Unlike most fingerprint scanners, Apple's Touch ID does not require a user to swipe their finger. Simply pressing the iPhone 5s home button is all that is required.
But the technology behind Apple's Touch ID has a proven track record, having been around for years through another established company. Apple set the stage for enhanced security in the iPhone 5s with its 2012 $356 million acquisition of AuthenTec, a Florida-based company that was responsible for a "Smart Sensor" fingerprint scanning device.
Until now, the most common fingerprint scanners on mobile devices have required users to swipe their finger against a scanner. But Apple's Touch ID, powered by AuthenTec's patented technology, simply requires that a user place their finger against the iPhone 5s home button ? no swiping required.
AuthenTec's unique fingerprint scanning technology not only leads to a simple and secure way to scan a user's fingerprint, but it also gives Apple a leg up on competitors that will inevitably look to replicate the defining feature of the iPhone 5s in their own smartphones.
The iPhone 5s Touch ID sensor is made possible in part because of a new steel ring that exists around the home button. That new part is a key component behind AuthenTec's technology, which relies on radio frequency field sensing to accurately identify a user's fingerprint.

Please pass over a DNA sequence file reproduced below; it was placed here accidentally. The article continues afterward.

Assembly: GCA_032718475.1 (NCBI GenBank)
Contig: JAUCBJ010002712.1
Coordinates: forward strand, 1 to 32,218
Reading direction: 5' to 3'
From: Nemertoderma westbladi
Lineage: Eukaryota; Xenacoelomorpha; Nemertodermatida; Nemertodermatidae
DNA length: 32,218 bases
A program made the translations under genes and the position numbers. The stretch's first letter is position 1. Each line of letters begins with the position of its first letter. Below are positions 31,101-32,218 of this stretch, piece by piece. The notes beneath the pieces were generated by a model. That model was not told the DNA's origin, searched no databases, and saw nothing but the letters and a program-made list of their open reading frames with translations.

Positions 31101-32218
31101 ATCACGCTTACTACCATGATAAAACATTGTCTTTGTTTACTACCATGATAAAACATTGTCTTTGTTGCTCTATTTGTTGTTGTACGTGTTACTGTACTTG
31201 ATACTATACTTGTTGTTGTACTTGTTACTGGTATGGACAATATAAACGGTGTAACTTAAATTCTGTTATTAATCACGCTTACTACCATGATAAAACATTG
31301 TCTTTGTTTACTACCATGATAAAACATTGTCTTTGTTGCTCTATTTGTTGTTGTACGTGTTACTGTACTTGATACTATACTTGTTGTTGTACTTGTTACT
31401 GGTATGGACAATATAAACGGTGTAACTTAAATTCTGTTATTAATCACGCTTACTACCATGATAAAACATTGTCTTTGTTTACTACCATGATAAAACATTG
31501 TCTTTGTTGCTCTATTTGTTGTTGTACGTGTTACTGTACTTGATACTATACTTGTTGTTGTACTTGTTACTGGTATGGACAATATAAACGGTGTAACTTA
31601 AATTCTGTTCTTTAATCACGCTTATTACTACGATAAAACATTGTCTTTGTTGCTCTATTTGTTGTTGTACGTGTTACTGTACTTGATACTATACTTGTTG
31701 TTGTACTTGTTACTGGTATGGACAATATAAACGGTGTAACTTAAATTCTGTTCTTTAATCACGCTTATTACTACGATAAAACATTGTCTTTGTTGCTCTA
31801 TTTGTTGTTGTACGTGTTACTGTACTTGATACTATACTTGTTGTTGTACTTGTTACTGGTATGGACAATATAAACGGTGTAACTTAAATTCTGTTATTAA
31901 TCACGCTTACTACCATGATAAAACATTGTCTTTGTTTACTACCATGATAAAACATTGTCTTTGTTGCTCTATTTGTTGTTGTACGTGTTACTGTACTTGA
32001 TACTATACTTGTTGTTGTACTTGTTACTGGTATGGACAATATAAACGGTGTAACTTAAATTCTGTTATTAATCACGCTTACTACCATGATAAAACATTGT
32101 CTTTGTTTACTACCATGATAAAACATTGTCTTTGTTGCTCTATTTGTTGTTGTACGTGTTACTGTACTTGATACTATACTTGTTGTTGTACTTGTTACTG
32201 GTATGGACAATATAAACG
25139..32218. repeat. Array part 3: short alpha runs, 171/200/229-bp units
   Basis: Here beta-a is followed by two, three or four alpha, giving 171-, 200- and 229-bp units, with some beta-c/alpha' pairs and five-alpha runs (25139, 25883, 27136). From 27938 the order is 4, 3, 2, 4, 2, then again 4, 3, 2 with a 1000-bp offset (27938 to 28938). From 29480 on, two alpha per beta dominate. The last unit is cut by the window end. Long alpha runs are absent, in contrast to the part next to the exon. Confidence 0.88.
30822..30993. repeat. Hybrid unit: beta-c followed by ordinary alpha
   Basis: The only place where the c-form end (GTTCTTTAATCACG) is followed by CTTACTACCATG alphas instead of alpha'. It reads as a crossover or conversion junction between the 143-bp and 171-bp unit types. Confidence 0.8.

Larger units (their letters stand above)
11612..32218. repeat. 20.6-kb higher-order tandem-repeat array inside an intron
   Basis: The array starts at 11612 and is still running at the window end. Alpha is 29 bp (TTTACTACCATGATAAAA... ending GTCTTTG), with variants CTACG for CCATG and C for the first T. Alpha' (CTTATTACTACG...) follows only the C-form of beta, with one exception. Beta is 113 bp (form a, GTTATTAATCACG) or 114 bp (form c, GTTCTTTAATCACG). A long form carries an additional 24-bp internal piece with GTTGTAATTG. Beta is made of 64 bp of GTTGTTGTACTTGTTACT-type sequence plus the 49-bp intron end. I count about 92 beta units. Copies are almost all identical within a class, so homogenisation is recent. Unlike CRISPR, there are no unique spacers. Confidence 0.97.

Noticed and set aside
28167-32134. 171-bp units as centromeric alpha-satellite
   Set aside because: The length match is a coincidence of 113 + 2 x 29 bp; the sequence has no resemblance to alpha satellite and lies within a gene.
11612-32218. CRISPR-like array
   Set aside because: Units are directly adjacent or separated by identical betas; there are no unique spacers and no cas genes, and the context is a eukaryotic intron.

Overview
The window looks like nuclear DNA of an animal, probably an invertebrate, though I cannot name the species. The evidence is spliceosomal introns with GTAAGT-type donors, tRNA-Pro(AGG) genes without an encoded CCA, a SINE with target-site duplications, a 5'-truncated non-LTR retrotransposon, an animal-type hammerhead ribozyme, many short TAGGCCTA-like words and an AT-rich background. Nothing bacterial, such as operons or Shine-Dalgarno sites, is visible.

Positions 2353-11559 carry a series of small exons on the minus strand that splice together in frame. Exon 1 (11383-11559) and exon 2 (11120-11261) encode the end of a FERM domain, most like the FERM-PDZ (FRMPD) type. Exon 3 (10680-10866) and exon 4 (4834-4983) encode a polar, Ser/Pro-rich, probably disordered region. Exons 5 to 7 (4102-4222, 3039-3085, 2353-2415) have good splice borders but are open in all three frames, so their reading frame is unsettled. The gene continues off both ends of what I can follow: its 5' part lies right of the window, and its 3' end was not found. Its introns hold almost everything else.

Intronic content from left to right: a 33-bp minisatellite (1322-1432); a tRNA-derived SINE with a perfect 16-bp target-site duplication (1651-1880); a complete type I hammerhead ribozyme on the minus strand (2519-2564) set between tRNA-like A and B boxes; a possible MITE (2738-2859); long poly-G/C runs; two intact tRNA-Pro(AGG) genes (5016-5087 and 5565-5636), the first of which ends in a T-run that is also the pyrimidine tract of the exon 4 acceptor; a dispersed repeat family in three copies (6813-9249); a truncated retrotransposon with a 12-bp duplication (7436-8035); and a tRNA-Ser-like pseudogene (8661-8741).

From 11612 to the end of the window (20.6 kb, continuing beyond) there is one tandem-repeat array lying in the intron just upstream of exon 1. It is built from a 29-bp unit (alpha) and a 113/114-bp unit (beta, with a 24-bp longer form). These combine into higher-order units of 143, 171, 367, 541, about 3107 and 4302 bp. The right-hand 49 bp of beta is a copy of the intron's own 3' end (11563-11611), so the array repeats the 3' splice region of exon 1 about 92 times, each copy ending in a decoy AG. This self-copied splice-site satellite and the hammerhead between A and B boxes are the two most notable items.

The steel ring around the new iPhone 5s home button acts as an electrode that drives a low-frequency RF signal into a user's finger. The fingertip is attenuated by unique ridges and valleys, which are captured by AC sensors embedded in the home button.
AuthenTec's sensors scan a finger at 500 pixels per inch using advanced capacitive touch. This data is then used to create a three-dimensional scan of the fingerprint quickly and accurately, identifying the unique sub-epidermal layers of a person's skin, with details smaller than the human eye can see.
All of this technology is encased in a sapphire crystal home button, which Apple says will prevent scratches to ensure that Touch ID continues to operate properly for years to come.
Touch ID is also designed to be as convenient as possible, allowing users to place their fingerprint on the sensor from any angle. That means users should be able to press their finger against the home button without needing to worry about the orientation at which their fingerprint will be scanned.
But perhaps of greatest interest to prospective business and government buyers is the fact that the fingerprint data is encrypted and securely stored onboard the new A7 chip found in the iPhone 5s. According to Apple, the recorded fingerprint data is only made available to the Touch ID sensor, and it will never be made available to other software or stored on the company's remote servers.
Apple has noted that because each person has a unique fingerprint, and it is always carried with them, Touch ID makes for an ideal security method that is both effective and convenient.
As for more extreme security concerns, it's not expected that the iPhone 5s Touch ID sensor will work with a severed finger. The radio frequency scanning used by Apple requires that a finger remain alive in order for Touch ID to work properly.
Note: This is the third in a six-part AppleInsider series detailing features of Apple's new iPhone 5s and iPhone 5c. Previous installments are included below:
Inside Apple's iPhone 5s: 's' is for 'sensors'
Inside Apple's iPhone 5c: 'c' is for 'colors'